EPGD Law Blog



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Non-Compete Agreements and Restrictive Covenants

Florida is known as the most employer friendly state in the country when it comes to Non- Compete Agreements. Florida restrictive-covenant statute, Fla. Stat. 542.335, favors an employer enforcing a non-compete agreement over a former employee. The statute has a rebuttable presumption that a violation of an enforceable restrictive covenant creates irreparable injury. This statute…   + Read More…

Tax Law Changes Affecting Partnerships and LLCs starting January 1, 2018

The 2015 Bipartisan Budget Act (the “BBA”), which was signed into law on November 2, 2015, modified certain audit and tax election rules for entities taxed as partnerships (including most LLCs). The IRS has now issued proposed regulations that will take effect on January 1, 2018, which will have implications that necessitate review and action….   + Read More…

Non-Compete Agreements and Independent Contractors

According to FL Statute 542.335(1)(d)(1), non-compete agreements are enforceable against an independent contractor just like an employee. However, the agreement signed may not be legally enforceable for other reasons. Non compete agreements must serve to protect an employer’s “legitimate business interest.”Florida law sets out a non-exclusive list which includes: trade secrets, confidential business or professional…   + Read More…

How to Appeal Property’s Market or Assessed Value with Value Adjustment Board (VAB)

Every year, property owners receive a Notice of Proposed Property Taxes from the Miami-Dade Property Appraiser, listing the total of Ad Valorem and non-Ad Valorem property taxes to be paid. These property taxes are based on the assessed value of the property, as determined by the Property Appraiser every January 1st. Sometimes, however, the value…   + Read More…

What is residential constructive eviction in Florida?

A tenant may terminate their lease with a landlord in the event of a constructive eviction. Constructive eviction is defined as any disturbance to the tenant by the landlord that: (1) renders the premises unfit for the purpose for which they were leased; or (2) deprives the tenant of the beneficial enjoyment of the premises….   + Read More…

Obtaining a Florida Real Estate Sales Associate License as an Attorney

This blog, we’ve decided to share with you the steps an attorney must take to get a Florida real estate sales associate license. Let’s begin! First, you must successfully complete a Florida Real Estate Commission-approved pre-licensing course for sales associates, which consist of 63 classroom hours (online and in-class classes are available), as well as…   + Read More…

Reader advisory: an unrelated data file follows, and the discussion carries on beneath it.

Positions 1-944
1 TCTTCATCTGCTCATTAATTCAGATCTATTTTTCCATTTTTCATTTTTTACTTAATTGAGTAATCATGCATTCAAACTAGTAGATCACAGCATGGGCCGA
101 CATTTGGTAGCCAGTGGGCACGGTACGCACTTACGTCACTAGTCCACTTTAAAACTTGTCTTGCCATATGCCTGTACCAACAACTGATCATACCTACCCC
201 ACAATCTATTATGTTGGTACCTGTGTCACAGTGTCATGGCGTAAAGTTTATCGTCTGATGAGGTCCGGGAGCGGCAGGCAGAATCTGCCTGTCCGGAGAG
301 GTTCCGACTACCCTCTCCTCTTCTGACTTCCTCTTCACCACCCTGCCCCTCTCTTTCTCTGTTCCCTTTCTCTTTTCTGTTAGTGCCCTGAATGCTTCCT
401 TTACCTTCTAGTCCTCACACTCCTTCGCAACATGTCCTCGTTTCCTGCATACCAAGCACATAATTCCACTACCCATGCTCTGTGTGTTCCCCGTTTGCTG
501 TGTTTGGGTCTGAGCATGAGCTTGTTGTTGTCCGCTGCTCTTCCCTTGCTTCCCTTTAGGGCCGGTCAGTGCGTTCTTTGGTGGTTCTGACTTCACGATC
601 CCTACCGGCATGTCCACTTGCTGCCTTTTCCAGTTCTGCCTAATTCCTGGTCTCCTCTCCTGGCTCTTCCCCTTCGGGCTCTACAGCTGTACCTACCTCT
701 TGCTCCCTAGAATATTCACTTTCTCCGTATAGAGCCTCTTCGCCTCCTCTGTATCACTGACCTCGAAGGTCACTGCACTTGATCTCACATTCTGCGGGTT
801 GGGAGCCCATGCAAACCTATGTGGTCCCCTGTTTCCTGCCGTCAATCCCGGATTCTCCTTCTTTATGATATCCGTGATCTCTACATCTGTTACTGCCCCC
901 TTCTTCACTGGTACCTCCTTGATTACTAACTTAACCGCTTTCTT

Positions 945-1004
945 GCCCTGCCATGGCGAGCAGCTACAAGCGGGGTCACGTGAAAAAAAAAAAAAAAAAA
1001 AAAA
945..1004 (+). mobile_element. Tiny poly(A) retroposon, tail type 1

Looking Into Trust Fund Recovery

  The initial question at hand; What is the Trust Fund Recovery Penalty? Every single employer is required to pay a trust fund tax to the government. A trust fund tax is an employer’s added responsibility to withhold money from an employee’s wages or salary—such as income taxes, social security, and Medicare taxes—and hold it…   + Read More…

Is Franchising right for you?

Let’s begin with the basics. To understand what we’ll be talking about in this blog post, you must first know what defines a Franchise. Franchise.org defines Franchise as a “method for expanding a business and distributing goods and services through a licensing relationship”. These relationships are defined by the franchisor (the entity or person granting…   + Read More…

Check out this treaty that protects your trademark further!

The Madrid Protocol treaty permits holders of U.S. trademark to extend their trademark rights globally into over 80 countries by filing requests through the U.S. Patent and Trademark Office. However, this treaty does not create a global trademark that can be used in every single country in the world. How does this work? When a…   + Read More…

Help! I'm liable for trademark infringement!

Although corporate officials often underestimate the degree of liability that could befall them when performing corporate duties and responsibilities, there are certain situations where an officer can be personally liable for actions that cause the corporation to infringe the property rights of other parties.  A corporate officer acting within official capacity is generally shielded from…   + Read More…

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